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Experimental Multiple Sclerosis Drug Shows Promise in Study

Health Studies in the News

An experimental pharmaceutical used to treat multiple sclerosis has shown a significant ability to reduce relapse rates, a new clinical trial has found. The drug, known as BG-12, has also been shown to cut the number of brain lesions in MS patients.

In the clinical trial, BG-12 cut MS relapse rates by up to 30 percent. BG-12 has long been used in Europe to treat psoriasis, a chronic skin condition. Brain lesions were reduced by a staggering 70 to 90 percent.

“That is a very robust reduction in relapses,” said Dr. Robert Fox, a principal investigator of one of the studies. “It’s not a cure. None of our therapies is a cure for MS at this point. But it appears to be a greater reduction than what we see with injectable therapies, which (offer) roughly a 30 per cent reduction in the annualized relapse rate.”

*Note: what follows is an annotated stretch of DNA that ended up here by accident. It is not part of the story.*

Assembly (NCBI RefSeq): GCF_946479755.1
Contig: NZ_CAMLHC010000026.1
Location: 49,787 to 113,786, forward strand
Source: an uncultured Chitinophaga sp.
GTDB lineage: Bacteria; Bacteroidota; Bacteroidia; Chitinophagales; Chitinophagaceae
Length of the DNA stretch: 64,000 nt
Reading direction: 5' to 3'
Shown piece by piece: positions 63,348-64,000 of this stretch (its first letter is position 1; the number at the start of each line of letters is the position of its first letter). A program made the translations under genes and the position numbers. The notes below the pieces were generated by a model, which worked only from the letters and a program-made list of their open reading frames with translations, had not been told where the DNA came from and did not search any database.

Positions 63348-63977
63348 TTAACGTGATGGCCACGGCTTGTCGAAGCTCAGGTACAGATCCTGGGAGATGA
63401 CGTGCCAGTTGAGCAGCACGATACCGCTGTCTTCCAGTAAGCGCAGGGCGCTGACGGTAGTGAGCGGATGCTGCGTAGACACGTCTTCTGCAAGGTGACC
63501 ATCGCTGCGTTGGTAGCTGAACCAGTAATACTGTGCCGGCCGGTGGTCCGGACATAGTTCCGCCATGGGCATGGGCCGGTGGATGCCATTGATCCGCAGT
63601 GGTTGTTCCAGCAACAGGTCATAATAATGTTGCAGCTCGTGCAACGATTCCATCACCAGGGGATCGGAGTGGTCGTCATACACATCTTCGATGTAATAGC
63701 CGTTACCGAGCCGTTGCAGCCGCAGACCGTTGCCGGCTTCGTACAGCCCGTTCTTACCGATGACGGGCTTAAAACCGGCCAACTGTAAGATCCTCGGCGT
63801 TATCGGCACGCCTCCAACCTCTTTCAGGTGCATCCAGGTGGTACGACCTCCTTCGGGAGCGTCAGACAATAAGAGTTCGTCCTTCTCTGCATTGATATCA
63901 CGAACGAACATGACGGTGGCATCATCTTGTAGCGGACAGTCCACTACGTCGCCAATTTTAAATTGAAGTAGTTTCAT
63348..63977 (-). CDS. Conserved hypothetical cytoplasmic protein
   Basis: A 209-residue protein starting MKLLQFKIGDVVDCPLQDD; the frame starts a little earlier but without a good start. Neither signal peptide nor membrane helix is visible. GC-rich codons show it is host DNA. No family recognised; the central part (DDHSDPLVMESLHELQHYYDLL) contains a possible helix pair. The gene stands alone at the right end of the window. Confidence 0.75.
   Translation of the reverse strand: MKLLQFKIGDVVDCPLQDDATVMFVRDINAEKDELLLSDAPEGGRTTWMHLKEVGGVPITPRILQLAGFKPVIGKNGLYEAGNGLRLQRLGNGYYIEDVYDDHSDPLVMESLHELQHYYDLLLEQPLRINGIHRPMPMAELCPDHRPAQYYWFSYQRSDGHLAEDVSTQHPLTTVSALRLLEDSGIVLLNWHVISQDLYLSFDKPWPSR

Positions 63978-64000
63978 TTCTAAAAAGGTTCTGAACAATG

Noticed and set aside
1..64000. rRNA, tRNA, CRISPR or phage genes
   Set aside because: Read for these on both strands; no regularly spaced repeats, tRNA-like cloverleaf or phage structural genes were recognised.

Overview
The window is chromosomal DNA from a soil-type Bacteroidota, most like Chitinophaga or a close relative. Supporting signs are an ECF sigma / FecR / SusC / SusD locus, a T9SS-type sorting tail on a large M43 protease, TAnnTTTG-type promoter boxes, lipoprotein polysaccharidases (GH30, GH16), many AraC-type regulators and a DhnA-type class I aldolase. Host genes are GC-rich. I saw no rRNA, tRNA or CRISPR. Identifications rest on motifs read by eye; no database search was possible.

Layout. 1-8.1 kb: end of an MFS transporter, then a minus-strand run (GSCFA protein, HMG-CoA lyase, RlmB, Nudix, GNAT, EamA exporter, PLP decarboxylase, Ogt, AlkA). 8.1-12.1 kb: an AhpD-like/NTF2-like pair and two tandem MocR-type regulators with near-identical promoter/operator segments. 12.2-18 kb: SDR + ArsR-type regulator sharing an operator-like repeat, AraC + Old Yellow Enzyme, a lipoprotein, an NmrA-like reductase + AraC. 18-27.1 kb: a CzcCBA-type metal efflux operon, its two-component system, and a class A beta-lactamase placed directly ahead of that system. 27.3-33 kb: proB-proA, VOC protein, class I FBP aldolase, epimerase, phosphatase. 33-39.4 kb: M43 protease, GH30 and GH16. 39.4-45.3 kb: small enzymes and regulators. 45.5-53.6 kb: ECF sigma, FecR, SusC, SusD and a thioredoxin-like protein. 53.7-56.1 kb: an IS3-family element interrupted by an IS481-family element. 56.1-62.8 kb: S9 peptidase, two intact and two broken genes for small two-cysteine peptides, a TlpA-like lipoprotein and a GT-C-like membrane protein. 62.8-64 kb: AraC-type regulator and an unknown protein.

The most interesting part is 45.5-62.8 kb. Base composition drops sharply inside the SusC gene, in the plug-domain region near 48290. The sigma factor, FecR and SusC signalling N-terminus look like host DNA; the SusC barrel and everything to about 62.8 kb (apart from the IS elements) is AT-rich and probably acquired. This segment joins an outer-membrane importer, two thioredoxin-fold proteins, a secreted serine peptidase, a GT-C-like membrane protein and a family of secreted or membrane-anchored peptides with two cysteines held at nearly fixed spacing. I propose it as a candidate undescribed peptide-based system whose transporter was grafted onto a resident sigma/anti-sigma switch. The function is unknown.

The majority of multiple sclerosis patients experience alternating periods of relapse and recovery. If approved for use in patients, BG-12 is expected to significantly increase recovery periods and reduce the frequency and severity of relapses.

Approximately 75,000 Canadians are afflicted with MS, one of the highest rates in the world.

Source: CTV

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